Summing Up The Week
The volatility remained relatively muted this week until we received sky-high inflation numbers on Friday which sent the markets into a turmoil. Combine this with traders and investors waiting next week’s meeting of the Federal Reserve where it’s expected they will raise the benchmark interest rate by another 0.50%, and you’ve got a recipe for serious excitement in the markets.
Let’s take a look at the news that moved the markets this week…
Mortgage demand falls to lowest level since 2000
On Wednesday, the Mortgage Bankers Association’s index revealed that mortgage demand had dropped to its lowest level in 22 years, reported CNBC. Demand dropped as interest rates continued to climb with the average 30-year fixed-rate mortgage increasing to 5.40% with points rising to 0.60 for loans with a 20% down payment. Refinance demand also fell another 6%, now 75% lower than a year ago.
“While rates were still lower than they were four weeks ago, they remained high enough to still suppress refinance activity. Only government refinances saw a slight increase last week,” said Joel Kan, an MBA economist. “The purchase market has suffered from persistently low housing inventory and the jump in mortgage rates over the past two months. These worsening affordability challenges have been particularly hard on prospective first-time buyers.”
While a cooling housing market may be a good sign that the Federal Reserve’s fight against inflation is seeing progress, there’s still much to be done before the Fed will even consider easing their current tightening cycle.
Jobless claims hit 229K, much higher than estimates
A few months ago, I stopped covering the weekly jobless claims figures as they had little to no effect on the market, however, this week, the Labor Department reported jobless claims for the week totaled 229,000, much higher than the 210,000 estimated by Dow Jones, reported CNBC.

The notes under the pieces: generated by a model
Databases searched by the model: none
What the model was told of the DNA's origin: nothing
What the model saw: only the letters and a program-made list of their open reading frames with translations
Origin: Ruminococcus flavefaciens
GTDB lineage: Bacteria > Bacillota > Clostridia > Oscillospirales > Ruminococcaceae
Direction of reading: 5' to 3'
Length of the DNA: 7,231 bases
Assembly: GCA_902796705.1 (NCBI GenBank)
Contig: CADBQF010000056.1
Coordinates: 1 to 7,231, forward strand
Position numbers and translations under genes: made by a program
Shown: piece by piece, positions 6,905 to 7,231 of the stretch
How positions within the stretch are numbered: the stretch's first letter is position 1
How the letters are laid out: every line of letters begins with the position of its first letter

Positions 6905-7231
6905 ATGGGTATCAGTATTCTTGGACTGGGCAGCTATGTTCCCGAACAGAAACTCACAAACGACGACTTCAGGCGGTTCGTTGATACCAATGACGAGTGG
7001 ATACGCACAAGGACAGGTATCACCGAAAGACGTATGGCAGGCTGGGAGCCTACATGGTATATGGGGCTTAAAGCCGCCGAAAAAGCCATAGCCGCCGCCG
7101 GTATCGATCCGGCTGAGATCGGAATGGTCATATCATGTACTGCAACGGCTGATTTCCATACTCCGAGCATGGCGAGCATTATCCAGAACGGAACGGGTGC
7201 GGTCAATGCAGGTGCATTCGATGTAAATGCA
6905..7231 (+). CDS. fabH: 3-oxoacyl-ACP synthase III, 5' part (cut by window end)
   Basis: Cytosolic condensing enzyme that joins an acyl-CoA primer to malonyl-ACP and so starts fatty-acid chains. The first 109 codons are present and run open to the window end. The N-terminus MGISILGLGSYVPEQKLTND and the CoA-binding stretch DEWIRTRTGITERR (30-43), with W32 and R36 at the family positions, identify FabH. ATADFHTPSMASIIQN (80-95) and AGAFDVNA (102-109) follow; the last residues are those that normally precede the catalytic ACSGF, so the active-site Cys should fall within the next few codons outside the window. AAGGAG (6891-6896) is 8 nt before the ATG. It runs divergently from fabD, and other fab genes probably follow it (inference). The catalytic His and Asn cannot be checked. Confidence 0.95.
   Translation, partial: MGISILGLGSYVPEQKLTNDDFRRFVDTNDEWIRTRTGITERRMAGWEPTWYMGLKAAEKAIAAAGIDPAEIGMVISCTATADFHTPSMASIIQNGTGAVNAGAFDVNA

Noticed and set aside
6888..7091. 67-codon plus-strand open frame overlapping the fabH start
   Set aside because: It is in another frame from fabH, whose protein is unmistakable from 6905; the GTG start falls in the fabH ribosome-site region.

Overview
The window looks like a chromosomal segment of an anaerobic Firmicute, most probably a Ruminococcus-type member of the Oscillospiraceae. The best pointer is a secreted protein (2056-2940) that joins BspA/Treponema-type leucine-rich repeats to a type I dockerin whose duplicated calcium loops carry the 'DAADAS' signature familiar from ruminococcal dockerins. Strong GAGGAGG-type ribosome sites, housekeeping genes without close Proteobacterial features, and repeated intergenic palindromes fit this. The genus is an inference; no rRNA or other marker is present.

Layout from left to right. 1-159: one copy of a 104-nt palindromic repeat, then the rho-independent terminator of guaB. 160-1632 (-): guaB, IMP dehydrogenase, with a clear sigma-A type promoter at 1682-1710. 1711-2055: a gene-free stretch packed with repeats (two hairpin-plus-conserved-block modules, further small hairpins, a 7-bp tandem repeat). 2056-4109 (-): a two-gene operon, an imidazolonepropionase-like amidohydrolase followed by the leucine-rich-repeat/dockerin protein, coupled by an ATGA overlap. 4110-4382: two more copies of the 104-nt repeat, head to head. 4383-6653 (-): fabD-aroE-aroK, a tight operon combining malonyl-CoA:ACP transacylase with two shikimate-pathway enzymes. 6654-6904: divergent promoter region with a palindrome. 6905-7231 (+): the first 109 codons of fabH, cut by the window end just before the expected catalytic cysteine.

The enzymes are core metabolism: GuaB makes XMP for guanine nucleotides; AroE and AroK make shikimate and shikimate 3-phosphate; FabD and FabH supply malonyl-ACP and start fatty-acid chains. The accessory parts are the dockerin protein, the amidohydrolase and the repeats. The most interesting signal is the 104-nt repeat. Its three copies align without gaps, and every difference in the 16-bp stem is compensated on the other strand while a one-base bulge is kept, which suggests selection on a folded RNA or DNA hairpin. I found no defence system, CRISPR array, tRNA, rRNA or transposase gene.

The higher jobless claims could be a result of many companies including Amazon (AMZN) and Tesla (TSLA) laying off their workforce, and such a figure is often an indication of a weakening economy as businesses tighten their belts to deal with inflation. While, to some, this number means that the Federal Reserve’s fight against inflation is actually working, others believe the newly unemployed means inflation is raging higher than ever.
Inflation rose 8.6% in May, highest in more than 40 years
On Friday, the Bureau of Labor Statistics’ Consumer Price Index (CPI) showed a rise of 8.6% in May, the highest since December 1981 and far exceeding the already-high Dow Jones’ 8.3% estimate, reported CNBC. The market reacted much the way you might expect – virtual total panic!
“It’s hard to look at May’s inflation data and not be disappointed,” said Morning Consult chief economist John Leer. “We’re just not yet seeing any signs that we’re in the clear.” From here, it’s almost certain that the Fed will come out even more hawkish during next week’s meeting than what was expected just a few short days ago.
Next Week’s Gameplan
With the Fed meeting and inevitably raising the interest rate next week, the gameplan is interesting – will the market panic and sell off following the rate hike despite everyone already knowing the Fed’s intent, or will the market head higher since the rate hike is priced in?
Place your bets. Or, in this case, have your plan for what you will do if your positions head higher and what you will do if your positions head lower.
Have a great week, everyone!
Get Irked contributors are not professional advisers. Discussions of positions should not be taken as recommendations to buy or sell. All investments carry risk and all readers must accept their own risks. Get Irked recommends anyone interested in investing or trading any asset class consult with a professional investment adviser to determine if an investment idea is suitable to them and their investment goals.
Bitcoin Price (in USD)
Bitcoin Price Action
Bitcoin remains range-bound and weak… downside ahead?
For the past week, Bitcoin has traded in a range and continues to show signs of weakness, setting a lower weekly high at $31,745.00 and a break of the previous weekly low at $29,308.01 to make a lower-low at $29,200. For technical analysts, lower highs and lower lows indicate an asset that’s about to head further down.
Bitcoin will likely continue trading in this range until it either breaks through $32,383.96, its monthly high, on the upside or $28,000.00, its monthly low, on the downside.
The Bullish Case
Bulls like Michael Saylor of MicroStrategy (MSTR) have been making the interview circuit with claims that Bitcoin’s short-term volatility “isn’t relevant” and providing outlandish unsubstantiated upside targets of $1,000,000 per Bitcoin. Taking any of these bullish analysts seriously has been difficult since all of them are HODLers, meaning they obviously have a very biased reason for their long-term bullish predictions.